Sorting it was equally easy. Swapping the plug and socket on each end of my four module stretch confirmed that to be the problem and the train proceeded to the far end of the layout. Five minutes later and all of my plugs and sockets had been swapped so that, whichever of us was wrong, we are now at least the same!
All in all, the test was an outstanding success. It was pleasing to see how quickly the layout went together, and came apart again. That it worked almost straight out of the box was a bonus. We’re ready for the exhibition in two weeks, which is a huge relief to me at least. No electrical or mechanical changes will be made now!
Have made up all the jumper cables the other evening, the last remaining electrical job was to solder the dropper cables on the corner boards. These hadn’t been done because I wasn’t happy with the track alignment. However, with the first exhibition looming …
I’m still not happy with the alignment of the track, because it’s not centred exactly. However, to do it to my satisfaction, I need to invest in a Code 83 roller gauge and construct a jig to ensure the accurate centring of the track at the ends of any board. That ain’t gonna happen before the Seaboard Southern exhibition, so it stays as is.
All that said, the boards were laid loosely on the floor and plugged but not bolted together. The connectors at the far end were plugged together as well, to create a ring main, and the connectivity tested. The resistance dropping from infinity proved that current was flowing the whole way round. Result!
After another long hiatus, and with the Seaboard Southern Show now only a few weeks away, I sat down this evening with a film on Amazon Prime, two rolls of cable, a bunch of banana plugs and sockets plus some chocolate blocks and proceeded to make up the jumper cables for connecting power to adjacent boards.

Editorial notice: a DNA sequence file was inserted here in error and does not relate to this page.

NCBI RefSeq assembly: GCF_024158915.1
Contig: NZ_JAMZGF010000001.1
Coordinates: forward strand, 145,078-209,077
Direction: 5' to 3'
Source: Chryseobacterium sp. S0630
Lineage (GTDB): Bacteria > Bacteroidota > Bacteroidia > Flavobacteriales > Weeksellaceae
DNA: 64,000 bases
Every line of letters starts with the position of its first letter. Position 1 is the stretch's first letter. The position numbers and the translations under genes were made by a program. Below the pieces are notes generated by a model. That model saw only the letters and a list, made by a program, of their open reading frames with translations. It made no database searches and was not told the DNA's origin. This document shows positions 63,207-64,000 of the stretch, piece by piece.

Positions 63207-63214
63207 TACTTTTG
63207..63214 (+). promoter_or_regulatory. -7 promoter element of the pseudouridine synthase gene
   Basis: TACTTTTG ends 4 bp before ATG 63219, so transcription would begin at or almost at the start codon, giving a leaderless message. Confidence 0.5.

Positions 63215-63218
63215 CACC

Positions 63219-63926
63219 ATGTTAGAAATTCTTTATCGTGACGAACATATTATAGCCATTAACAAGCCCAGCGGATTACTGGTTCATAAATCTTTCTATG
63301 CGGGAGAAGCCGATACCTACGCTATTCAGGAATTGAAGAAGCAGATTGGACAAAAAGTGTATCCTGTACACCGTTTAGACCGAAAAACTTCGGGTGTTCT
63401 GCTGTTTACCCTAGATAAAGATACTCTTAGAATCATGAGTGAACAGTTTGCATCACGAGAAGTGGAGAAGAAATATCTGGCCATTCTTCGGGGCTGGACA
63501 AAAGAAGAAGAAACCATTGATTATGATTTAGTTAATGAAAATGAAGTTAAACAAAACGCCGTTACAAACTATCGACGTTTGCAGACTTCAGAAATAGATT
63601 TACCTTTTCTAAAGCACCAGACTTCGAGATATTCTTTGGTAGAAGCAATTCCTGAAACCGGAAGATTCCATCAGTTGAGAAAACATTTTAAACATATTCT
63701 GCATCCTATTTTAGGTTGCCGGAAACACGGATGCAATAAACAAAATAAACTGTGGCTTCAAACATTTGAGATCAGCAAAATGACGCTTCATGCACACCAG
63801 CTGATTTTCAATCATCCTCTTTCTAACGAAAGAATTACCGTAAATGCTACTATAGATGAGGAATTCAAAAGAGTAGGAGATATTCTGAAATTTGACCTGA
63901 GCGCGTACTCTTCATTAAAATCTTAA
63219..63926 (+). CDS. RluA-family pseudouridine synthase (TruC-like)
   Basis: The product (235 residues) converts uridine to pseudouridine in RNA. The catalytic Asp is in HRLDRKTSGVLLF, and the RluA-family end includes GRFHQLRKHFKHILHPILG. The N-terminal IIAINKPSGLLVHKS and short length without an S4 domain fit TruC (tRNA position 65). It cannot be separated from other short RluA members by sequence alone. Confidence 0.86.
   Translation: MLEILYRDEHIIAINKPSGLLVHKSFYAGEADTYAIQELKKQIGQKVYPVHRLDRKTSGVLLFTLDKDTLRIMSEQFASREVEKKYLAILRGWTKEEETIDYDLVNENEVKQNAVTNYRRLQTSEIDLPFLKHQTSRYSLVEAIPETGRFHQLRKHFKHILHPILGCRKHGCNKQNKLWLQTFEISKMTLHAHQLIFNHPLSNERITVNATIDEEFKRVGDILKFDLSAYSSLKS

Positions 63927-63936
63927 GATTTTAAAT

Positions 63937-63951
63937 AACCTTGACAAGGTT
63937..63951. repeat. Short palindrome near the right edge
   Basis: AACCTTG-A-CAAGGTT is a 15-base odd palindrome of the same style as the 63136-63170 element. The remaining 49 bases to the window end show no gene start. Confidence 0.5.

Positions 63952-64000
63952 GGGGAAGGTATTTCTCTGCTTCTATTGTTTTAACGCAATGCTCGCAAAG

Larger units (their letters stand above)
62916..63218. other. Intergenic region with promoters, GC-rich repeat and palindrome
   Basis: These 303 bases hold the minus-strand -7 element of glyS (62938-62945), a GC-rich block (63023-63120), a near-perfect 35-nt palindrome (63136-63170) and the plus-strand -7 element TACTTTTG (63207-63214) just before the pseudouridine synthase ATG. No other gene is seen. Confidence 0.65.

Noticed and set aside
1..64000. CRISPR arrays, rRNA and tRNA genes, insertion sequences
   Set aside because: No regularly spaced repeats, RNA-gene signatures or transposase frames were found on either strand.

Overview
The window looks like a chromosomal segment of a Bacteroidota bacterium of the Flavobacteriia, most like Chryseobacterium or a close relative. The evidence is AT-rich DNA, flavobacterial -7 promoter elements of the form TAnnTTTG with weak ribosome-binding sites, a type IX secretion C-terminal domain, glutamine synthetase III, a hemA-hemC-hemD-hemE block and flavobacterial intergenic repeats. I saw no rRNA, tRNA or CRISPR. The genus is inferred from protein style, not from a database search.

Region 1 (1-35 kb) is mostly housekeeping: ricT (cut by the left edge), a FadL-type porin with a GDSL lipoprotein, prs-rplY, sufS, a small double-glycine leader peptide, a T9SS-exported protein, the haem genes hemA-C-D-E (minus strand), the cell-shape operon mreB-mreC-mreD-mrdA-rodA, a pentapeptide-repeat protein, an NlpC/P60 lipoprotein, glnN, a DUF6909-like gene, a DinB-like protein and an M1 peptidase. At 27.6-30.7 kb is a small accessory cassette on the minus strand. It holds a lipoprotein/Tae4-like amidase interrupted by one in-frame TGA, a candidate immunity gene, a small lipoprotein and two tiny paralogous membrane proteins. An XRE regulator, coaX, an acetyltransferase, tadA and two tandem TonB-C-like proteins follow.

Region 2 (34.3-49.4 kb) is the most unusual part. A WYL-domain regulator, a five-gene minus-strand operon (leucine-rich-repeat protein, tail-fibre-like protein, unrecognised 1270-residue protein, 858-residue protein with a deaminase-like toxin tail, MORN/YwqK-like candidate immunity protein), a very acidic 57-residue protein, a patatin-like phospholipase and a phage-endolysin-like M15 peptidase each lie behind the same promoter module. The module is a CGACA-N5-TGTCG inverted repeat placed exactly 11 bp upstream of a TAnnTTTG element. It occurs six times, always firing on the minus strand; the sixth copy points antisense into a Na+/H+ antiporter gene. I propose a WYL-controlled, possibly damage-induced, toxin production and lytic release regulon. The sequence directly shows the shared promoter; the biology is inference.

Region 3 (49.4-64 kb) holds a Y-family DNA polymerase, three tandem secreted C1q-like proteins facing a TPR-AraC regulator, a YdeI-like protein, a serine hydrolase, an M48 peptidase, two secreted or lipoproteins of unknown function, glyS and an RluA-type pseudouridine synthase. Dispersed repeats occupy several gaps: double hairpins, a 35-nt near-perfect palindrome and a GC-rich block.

Here’s the work area and tools laid out, with three cables already made up. It’s not a big tool kit for this job; ruler, cutters, strippers and screwdriver.
The cutting mat is just to keep the tools up together, rather than spreading them around the entire floor as I work!
Each board requires one plug and one socket each in red and black, so I’ve got four full sets to make up.
I jury-rigged a cable reel as well, to stop the two large spools rolling around the room. You might recognise the IKEA Komplement shoe rack from their Pax wardrobe range!
The folding wooden ruler is ideal for jobs like this, as it’s heavy and sturdy enough to remain where it’s placed.
There’s a lot of jumper cables left on those spools, as I bought 100m of each!
Here’s the basic process of making up each wire. This process was repeated four times for each of the four boards, so 16 cables in total.
Busy afternoon on the deck. All five of my modular boards connected together for the first time. Track joins across baseboards all adjusted and soldered. Inter baseboard connectors tested. Final track laid on depot board. 3 tracks laid on the traverser. More testing to do but hopefully power tomorrow. It’s a pity I have had to take it all apart for the night.
For a change here is a quick post on some new wagons I’ve been working on. Last week I was after on my hols and took some simple kits and tools with me. They are all Mountblue models kits.
These came complete with the chassis. The flat car came with trucks and couplers. I have used Kadee trucks and couplers. i found the instructions clear and easy to follow. the prts were easy to remove and required very little clean up.
I know it is normal to paint these before they are built but as said at the start I was on my hols. I will use paints so any glue on the body shouldnt be a problem. I was very careful to ensure any glue on finished surfaces was removed before it dried.
I still have detail to add to all these cars, but this will be painted before adding and the car bodies painted.
I enjoyed building these in the evenings when away. I have 6 more to build that require the Bachmann 18 foot chassis and a Drovers Caboose to build.
Not the most interesting sides to the hobby but one I do enjoy. 3 boards are now mainly finished apart from some point wiring to feed the frogs or cross vee’s.
This is one of the main depot boards. seen in this picture are the 5 point motors and the DCC sub districts. also seen on the right are the two point controllers.
This is the second depot board with the DCC bus lines and point motors fitted
This shows the tree boards that are complete. The board top right is the main fiddle yard board with just 5 plain tracks. I have wired both ends of each track for belt and braces. it will take 2 wires to be disconnected before a track will lose power.